Willpower, Discipline, and what it really takes to change!
How many times have you given up because it felt too hard, or like it wasn’t working? Or maybe you said to yourself “I guess it’s just not meant to be…I don’t have the necessary willpower or discipline to make this work?” Or perhaps you’ve taken a lack of outward success as the universe trying to tell you something? As a sign?
If so you’re not alone.
But as I recognised this morning each time I noticed my lower back muscles were tight and released them (repeatedly) - it can take a lot of practice before your brain gets rewired and your actions become normal or habitual and serve you well.
Let me explain......
I’m a few months into a combined treatment of neuro-kinetic movement therapy and massage to try to tackle the root cause of a back problem, which has been around for years as a niggle, and has increasingly become more chronic. And although not debilitating, it’s an irritation, a distraction, and occasionally a barrier to doing what I want.
And as is constantly being reinforced for me, there is an unlearning of familiar patterns (muscle groups that have compensated and made adjustments to cope with the pain.) This unlearning necessarily occurs before a relearning takes place and a new normal is established. And if we apply this to our inner world, the process is exactly the same. We can’t and don’t expect to get fit simply because we’ve run up and down the stairs twice.
It takes practice. And practice takes time.
In addition, we don’t question when we’ve run up and down stairs, whether we’ve done it right, whether our breathing was normal, or whether we lifted our feet in the right way. We just do it. And we keep doing it. In the case of getting fit, until our breathing becomes less laboured and we can eventually do it many more times before getting out of breath.
So, we don’t give ourselves time to unlearn and then time to practise.
And that’s what we need to do with our inner world. With our thoughts and feelings. We need to notice and let go of the old, before we can practise the new. Not worry about whether we’re doing it right (whatever it is!) and keep practising until we no longer have to think about it and it becomes second nature.
So I wonder, how often are you doing this?
Do you start with gusto, then get disillusioned quite quickly? Because at first you can see or feel the benefit, but then progress slows. And you’re no longer even sure you’re making progress.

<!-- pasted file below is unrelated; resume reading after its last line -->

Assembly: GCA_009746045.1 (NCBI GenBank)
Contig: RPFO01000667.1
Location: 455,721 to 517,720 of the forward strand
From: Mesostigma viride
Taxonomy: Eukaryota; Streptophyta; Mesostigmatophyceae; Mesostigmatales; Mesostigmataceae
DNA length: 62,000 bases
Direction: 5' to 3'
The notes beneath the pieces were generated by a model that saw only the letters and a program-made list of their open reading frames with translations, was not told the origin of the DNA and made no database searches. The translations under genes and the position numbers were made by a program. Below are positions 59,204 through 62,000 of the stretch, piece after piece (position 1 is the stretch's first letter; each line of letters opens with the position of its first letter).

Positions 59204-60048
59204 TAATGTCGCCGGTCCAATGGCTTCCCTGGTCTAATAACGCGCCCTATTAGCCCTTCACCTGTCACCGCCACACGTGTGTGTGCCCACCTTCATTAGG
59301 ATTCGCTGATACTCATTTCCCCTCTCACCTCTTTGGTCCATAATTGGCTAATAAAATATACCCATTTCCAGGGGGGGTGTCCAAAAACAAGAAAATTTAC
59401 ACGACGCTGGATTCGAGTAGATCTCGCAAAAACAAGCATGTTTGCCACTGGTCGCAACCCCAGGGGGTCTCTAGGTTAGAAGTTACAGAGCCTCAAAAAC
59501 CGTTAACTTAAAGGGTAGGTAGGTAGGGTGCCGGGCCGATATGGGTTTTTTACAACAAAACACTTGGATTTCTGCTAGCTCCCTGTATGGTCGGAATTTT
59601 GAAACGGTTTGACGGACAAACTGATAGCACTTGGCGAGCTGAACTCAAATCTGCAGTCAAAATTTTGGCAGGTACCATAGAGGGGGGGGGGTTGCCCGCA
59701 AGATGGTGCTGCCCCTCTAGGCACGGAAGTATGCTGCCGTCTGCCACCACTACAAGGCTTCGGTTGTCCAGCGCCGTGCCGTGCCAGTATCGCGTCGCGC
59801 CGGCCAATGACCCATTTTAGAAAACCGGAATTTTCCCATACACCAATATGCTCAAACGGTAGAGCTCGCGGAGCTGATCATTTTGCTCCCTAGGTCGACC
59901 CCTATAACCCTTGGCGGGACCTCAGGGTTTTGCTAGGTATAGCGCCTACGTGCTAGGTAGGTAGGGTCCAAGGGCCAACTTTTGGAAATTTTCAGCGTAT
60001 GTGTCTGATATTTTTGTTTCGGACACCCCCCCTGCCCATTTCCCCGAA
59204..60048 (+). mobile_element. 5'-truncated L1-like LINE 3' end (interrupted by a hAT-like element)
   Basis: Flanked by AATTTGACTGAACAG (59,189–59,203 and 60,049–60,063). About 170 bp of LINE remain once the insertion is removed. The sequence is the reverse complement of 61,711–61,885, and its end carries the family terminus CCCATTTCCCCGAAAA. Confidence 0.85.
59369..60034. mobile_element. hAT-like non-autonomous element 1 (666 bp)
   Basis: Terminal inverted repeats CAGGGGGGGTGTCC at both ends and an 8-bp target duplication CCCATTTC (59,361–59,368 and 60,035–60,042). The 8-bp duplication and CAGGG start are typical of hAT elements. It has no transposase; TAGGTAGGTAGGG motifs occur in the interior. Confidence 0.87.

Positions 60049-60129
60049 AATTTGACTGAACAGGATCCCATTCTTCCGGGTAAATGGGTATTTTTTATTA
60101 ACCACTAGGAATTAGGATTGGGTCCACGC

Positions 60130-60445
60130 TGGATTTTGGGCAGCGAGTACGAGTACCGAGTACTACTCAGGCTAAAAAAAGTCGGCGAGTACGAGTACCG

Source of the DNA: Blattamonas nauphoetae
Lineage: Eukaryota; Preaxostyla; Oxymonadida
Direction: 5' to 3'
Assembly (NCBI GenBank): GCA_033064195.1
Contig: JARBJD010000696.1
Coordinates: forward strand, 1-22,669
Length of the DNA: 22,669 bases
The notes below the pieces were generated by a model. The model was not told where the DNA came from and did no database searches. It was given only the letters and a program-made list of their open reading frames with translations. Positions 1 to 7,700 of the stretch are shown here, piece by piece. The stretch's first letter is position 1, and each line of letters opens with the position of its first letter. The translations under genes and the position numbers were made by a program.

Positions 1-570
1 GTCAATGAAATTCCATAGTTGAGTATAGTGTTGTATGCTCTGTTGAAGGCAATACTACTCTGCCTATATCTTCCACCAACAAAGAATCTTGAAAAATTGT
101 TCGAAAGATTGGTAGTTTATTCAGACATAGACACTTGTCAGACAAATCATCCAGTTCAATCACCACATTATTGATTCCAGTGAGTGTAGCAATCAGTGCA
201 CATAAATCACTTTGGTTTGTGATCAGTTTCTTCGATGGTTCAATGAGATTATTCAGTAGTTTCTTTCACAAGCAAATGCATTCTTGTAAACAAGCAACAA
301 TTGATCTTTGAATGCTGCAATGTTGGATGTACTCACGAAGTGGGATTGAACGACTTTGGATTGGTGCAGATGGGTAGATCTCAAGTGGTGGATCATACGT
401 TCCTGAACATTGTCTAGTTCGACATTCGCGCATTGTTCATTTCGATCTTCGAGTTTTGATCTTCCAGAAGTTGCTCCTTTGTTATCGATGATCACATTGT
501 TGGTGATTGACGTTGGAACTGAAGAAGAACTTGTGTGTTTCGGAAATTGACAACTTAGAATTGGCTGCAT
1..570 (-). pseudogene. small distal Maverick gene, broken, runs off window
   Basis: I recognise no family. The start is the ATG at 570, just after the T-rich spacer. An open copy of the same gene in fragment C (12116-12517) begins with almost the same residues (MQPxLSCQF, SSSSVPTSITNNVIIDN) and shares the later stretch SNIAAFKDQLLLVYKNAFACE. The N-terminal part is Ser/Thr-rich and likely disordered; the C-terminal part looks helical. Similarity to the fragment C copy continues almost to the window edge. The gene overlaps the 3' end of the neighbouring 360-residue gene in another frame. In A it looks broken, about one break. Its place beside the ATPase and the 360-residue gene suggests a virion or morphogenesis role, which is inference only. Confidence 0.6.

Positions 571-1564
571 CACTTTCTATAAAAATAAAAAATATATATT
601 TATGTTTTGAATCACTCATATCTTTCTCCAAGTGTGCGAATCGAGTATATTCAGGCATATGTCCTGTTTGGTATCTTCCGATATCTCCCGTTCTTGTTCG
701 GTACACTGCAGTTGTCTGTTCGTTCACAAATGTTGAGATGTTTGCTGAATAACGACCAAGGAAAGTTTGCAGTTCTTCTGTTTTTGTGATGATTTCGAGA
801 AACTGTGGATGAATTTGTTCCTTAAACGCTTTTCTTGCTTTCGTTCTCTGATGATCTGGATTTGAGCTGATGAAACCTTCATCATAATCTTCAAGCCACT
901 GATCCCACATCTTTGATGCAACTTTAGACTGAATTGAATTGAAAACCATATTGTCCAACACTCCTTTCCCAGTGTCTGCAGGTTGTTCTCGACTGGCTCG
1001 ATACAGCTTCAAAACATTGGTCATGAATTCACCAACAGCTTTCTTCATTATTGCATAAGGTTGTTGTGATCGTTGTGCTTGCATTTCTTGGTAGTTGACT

Does this sound familiar?
And what do you do at that point? Let your thoughts take control? Convince yourself you’re not doing it right? That you don’t have the same motivation or will power or discipline others obviously have?
Or, do you convince yourself it’s a sign? A sign that it’s not right for you? That you need to try something different? That you just haven’t found the right thing for you?
If so you’re not alone! I believe it’s part of the human condition. However we don’t need to pay it much attention because it’s generally not right! If you can see that what you think, say and feel at the moments you’re trying to unlearn less helpful behaviours and create more positive ones, is, in that moment unhelpful itself, and is simply the part of you that wants to keep you safe, save embarrassment or ridicule. Then you can simply not pay attention to it.
Or if you prefer, you can simply think the thought, thank the chatter, the mind monkey, inner gremlin, or whatever else you call that inner voice, and recommit.
Simply start from where you are now. Knowing that if it felt like the right course of action for you initially, the only thing that’s changed is your thinking.
And what you need to do in that moment is not to berate yourself, avoid for a while or stop altogether, but rather to congratulate yourself for noticing. To recommit to your practice. And to keep going.
What do you think? Worth a try?
In my experience, it’s the only way to stop changing your mind and driving yourself crazy; and the only way to real change.
Real change is not about willpower or discipline. It’s about recognising that our experience comes from thought, and that we live in the feeling of our thoughts.